Anyway, I have taken one for the team, and this research is exactly what I have been doing for the past few weeks or see if a cotton-acrylic version is likely to work …. Drum roll please……..
…. Since I am writing a whole post about it, you have probably already guessed that I have decided that the answer is yes!! It is likely to work, but not definite. I am steaming on ahead, designing with you all watching, knowing it might fall short of the mark and at the same time hoping it will be something wonderful. Eeek. Either way, we will all learn something together, so that's a win!
I did try edging in the Licorice Whirlette first here, but I think white will be better. Some people might have noticed this looks suspiciously like the cowl that I was wearing in a recent Instagram post – and yes, it is that cowl - I made it to test out my idea for the fabric.
And here is a concept sketch so you can imagine the coat a bit better. I have drawn in some white trims, but I play around with where they actually go in the coat as I go - you know, decide "in the moment" - but this gives you the general idea. I haven't figured out how many buttons I want yet either, but that is easy to adjust because the button holes are made in the last few rows of the coat bodice - so plenty of time to think about that!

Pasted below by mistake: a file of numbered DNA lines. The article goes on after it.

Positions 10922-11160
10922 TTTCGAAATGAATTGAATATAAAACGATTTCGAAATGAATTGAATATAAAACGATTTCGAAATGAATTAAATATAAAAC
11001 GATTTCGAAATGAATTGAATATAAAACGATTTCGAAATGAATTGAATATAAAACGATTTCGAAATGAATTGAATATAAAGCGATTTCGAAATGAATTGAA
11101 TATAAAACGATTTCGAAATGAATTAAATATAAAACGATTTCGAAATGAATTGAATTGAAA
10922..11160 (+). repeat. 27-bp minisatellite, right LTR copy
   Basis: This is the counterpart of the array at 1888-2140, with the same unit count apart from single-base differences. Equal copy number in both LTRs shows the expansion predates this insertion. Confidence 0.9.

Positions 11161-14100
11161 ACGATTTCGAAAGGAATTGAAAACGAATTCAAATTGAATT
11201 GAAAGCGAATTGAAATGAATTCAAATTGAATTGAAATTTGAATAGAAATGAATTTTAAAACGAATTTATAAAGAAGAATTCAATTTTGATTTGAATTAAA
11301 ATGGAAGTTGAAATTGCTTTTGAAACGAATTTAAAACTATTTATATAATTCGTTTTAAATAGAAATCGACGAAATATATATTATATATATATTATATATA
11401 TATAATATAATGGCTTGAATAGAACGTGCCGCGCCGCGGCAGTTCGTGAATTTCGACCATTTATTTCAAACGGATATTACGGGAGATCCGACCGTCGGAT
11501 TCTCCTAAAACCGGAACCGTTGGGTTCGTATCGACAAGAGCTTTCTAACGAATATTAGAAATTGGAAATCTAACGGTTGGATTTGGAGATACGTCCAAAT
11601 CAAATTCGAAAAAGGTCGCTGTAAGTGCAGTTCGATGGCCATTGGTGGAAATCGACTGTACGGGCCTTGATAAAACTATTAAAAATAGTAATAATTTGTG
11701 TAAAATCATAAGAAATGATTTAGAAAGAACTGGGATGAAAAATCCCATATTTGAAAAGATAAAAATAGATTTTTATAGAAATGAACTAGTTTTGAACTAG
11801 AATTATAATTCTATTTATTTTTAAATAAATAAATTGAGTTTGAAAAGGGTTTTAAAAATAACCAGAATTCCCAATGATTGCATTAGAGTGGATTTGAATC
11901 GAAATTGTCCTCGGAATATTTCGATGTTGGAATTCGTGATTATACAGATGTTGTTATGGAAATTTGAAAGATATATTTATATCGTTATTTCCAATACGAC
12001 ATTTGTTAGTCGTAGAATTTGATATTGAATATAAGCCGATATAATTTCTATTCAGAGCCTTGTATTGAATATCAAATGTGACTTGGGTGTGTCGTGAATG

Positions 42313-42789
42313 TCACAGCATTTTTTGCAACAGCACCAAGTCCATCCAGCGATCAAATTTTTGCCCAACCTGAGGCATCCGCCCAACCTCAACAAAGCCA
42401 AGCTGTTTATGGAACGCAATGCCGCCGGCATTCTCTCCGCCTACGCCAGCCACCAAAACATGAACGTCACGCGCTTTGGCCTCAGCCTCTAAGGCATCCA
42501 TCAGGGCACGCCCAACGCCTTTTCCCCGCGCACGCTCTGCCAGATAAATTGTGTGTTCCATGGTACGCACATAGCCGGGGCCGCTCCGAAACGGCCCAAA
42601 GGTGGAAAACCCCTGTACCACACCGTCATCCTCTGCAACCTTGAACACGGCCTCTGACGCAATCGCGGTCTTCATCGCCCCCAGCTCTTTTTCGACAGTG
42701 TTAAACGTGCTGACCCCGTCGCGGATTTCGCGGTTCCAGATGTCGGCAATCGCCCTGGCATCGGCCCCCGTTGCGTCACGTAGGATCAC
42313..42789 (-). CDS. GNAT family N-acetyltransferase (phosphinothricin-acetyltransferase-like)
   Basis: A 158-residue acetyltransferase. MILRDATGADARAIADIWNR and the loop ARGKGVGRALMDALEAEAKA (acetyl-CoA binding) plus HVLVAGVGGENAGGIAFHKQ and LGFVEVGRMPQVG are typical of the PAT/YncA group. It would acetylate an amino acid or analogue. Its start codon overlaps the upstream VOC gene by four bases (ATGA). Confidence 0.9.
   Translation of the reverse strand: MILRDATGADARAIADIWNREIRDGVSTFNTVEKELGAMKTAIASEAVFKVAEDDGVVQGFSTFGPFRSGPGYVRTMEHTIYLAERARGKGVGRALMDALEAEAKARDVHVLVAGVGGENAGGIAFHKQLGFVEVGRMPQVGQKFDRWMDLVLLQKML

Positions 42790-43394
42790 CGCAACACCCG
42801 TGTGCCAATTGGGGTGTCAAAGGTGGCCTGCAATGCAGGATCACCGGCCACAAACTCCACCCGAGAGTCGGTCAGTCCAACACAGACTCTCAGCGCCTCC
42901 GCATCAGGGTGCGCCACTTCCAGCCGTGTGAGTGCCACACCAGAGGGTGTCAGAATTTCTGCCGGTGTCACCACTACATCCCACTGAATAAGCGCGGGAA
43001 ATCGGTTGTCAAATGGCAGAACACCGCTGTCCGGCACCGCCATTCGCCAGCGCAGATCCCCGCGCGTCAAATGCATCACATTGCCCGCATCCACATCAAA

Now, before we go any further, I did also look at using Secret Garden when I first starting designing this garment, and you can read here in my previous post "The Design Story of Sashiko Happy Coat" why I ruled that one out.
I crocheted a bunch of swatches with Stone Washed (SW) single stranded and Stone Washed combined with Whirlette (SW/W) to compare their behaviour to double stranded Our Tribe (OT), and to figure out the hook size to use with these combos to arrive at a (blocked) gauge that is close as possible to that of my coat. I won’t step you through all of that, but I did block my first single stranded Stone Washed swatch simultaneously with an OT swatch so you can observe some interesting differences in how the largely merino fabric behave compared to the largely cotton fabric.
First off, pre-blocked:
During blocking: - the OT is very relaxed!
You can see that the OT enlarges quite a bit more than the cotton in the water, and overall, pre-blocking to post-blocking: the OT merino/nylon fabric gets bigger, and the SW cotton/acrylic fabric stays pretty much the same. Merino has some elasticity and cotton doesn’t, so this makes sense.
As you can see in the post-blocking photo, I started with a 4mm hook to closely match the pre-blocked gauge, so I could see how the different fibres behaved with blocking. The blocked gauge was well off with the Stonewashed single stranded, and I rejected that option for the coat fabric. You would have to use a significantly larger hook to make the gauge match, and the fabric would end up with quite large holes, becoming flimsy. I think the SW/W combo makes a far more sturdy and visually interesting fabric anyway!